This game is not new. It certainly isn’t one we can call ours, either. But it’s one my brother and I have played every time an occasion calls for it: when our mother died, our sister, my brother’s best friend, Mike, and so on. Though I have to admit, it feels less and less like a game the more we play it.
The first time—when Ma died—we were in our basement. I was sixteen and John was eighteen. We sat opposite each other on stools at an old fold-up poker table. A bottle of Crown Royal was the centerpiece. I hadn’t had very much, but John was about six shots deep. I could smell him. I sensed the stupor he’d fallen into, like a kid slipping off the end of a dock into deep, dark water. The whiff of his breath just about caused the boot in my stomach to kick up anything and everything I’d eaten that day.
“You ready?” he stammered. The sound of his shot glass coming down on hard plastic snapped my brain like a slingshot. I considered for a long, hard moment what my answer should be. After all, this was the first time we’d played.
“Yeah,” I said, steeling myself, “I am.”
I saw the quick glint of silver as John slid the gun off the table—our father’s .357 Magnum. Smith and Wesson. Hell of a gun. Dad only let us fire it a handful of times out on the shooting range in Albion.
“Cameron,” my Dad would say to me, “hold that thing tighter. It’s got a kickback. Don’t fuck around.”
I’d look back at him to affirm with a “badass” sneer. “Okay,” I’d say.
When John first proposed that we get shitfaced and play Russian roulette, to “commemorate the dead”, Dad’s voice ricocheted off the walls of my skull. “Don’t fuck around.” The words lingered like wisps of smoke, dissipated, and I told John I was ready. Ready to twist the cylinder, to rest my teeth gently on the barrel, for that rush of adrenaline as the hammer either ends you, or frees you. I was ready to fuck around.
Since there were just two of us, and the gun could hold seven rounds, our rules were this; one bullet, two turns each. The rules haven’t changed.
The first time we played was nine years ago. After John took the bullet out of the gun, I was pretty pleased with myself that I’d beaten the odds. I was happy for John, too, of course, but as we’ve lost people, the odds have increased. And they’ve only increased because the people we’ve lost aren’t as close to us. They aren’t family or friends. Sometimes they’re just people that John has read about in the obits. If I’m in town and John’s in the mood to get really drunk—which he usually is—somehow he’ll convince me to play.
But this evening we’re not in a basement. We’re outside at Colby’s campus, up on one of the hills behind the track field, tucked out of sight. This is a popular spot for immigrant girls with glamorized perceptions of American boys to smoke weed and take risks. A popular spot to gamble.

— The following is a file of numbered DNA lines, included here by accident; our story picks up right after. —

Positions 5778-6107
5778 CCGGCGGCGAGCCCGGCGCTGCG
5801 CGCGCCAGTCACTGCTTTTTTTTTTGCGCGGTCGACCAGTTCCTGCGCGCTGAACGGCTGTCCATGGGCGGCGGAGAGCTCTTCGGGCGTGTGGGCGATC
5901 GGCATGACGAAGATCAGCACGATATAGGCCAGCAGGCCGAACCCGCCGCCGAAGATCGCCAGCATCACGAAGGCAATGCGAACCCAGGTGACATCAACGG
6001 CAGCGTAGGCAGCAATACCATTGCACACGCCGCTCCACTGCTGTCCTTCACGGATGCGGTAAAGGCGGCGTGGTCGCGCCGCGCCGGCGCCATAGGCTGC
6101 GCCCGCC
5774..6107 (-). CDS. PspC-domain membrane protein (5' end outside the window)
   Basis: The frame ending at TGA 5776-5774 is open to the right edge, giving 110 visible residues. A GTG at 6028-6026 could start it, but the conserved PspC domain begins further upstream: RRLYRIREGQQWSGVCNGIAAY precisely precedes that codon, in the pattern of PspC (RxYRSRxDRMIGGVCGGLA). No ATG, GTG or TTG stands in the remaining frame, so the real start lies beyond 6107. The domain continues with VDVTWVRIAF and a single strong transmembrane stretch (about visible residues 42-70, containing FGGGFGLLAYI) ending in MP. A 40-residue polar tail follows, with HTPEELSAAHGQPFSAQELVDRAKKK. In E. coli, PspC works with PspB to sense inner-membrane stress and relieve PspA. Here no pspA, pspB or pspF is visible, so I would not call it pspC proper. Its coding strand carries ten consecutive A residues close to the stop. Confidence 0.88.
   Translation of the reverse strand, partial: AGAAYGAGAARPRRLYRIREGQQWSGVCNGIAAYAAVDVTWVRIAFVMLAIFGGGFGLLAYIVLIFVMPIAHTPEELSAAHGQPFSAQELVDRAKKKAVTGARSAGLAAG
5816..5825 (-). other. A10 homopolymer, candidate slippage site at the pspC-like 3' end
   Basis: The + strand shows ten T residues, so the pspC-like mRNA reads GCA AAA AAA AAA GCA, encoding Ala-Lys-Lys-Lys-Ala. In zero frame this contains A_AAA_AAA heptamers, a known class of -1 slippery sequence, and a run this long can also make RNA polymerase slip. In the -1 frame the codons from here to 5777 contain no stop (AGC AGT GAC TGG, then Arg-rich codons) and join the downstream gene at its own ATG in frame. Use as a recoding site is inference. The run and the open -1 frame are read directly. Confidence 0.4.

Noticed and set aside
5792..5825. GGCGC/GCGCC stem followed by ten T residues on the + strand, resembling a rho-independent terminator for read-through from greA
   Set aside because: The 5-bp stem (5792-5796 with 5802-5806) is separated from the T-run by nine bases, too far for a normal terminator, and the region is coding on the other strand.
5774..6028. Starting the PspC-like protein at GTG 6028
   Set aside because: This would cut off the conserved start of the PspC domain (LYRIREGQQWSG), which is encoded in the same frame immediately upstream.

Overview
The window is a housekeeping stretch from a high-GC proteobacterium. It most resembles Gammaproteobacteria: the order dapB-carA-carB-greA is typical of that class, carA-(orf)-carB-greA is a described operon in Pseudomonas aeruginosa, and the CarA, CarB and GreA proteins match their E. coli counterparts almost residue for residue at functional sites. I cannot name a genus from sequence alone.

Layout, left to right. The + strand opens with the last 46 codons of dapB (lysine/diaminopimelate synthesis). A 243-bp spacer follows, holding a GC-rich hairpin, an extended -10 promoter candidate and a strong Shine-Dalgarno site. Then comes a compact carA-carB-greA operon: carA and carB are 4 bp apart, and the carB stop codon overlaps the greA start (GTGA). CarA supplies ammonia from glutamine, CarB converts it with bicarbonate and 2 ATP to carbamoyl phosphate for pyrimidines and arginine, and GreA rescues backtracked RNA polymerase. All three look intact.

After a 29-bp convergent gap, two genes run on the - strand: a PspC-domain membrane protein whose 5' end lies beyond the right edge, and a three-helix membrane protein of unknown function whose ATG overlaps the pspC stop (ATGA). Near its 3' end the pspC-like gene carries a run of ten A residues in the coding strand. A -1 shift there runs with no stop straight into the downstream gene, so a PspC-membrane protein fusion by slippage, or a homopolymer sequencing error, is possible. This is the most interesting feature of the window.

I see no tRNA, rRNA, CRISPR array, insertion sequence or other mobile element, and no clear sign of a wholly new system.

John is taking swigs off a small flask full of something, probably rum or whiskey.
“Cam?” He offers me the drink.
“No thanks,” I say.
I look up at the clouds rolling by before us. Little tufts, like acid pink cotton balls are sweeping out in rows. I don’t think John notices them.
We sit there for a few hours, not saying much, as the sky turns ink black. No one will see us up here. John is sitting a little ways away from me, fiddling with the gun and probably loading its one solemn bullet.
I hear the snap of the cylinder locking into place. A pause. Then the click of the trigger, the hammer. I hear John exhale.
“You didn’t even say we were starting,” I say, agitated.
He takes another swig off the flask and hands me the gun. “Your turn.”
I spin the cylinder and pull the trigger. Click. My exhalation of relief isn’t as smooth as John’s—it shudders a little as I hand him back the revolver. He immediately starts his turn, but I stop him.
“John, why do we still do this?” I’m not really expecting a solid answer. “We’re not stupid kids anymore. We didn’t even know this woman.”
He sips his drink. “I just like an excuse to play, I guess.”
“For fuck’s sake, John!” I look over at him, his silhouette in the thick night. He doesn’t say anything.
“John, stop, listen to me!”
My heart pounds against my ribcage as I hustle over to him on my knees, ready to wrestle the gun away from his hand. As I’m struggling to get hold of it, click, he manages to pull the trigger two more times. Click. I’m about to yell, when I realize he’s taken seven potential shots. But there are no shots. No blood. Nothing.
I hear him pop the cylinder open; he holds the gun out to me like an offering, catching his breath, and in the faint moonlight through the clouds I see its contents. It’s empty.
I roll off of him, exasperated, like I’ve just scaled a cliff. I breathe and stare up at all the darkness—all the stars, like hundreds of little pinholes that have been poked in black construction paper. They’re vast, glistening, and they’re as plentiful as all of our chances, our opportunities—our odds. I look over at John, and I think I hear him crying, softly.
I wonder if he started counting them all.
Jonathan Vanzant Stevens is a twenty-two-year-old writer and musician living in Maine, though he’d rather be in Australia. This is his first published story. Currently, he does many odd jobs and is also hard at work on a novel about disconnection.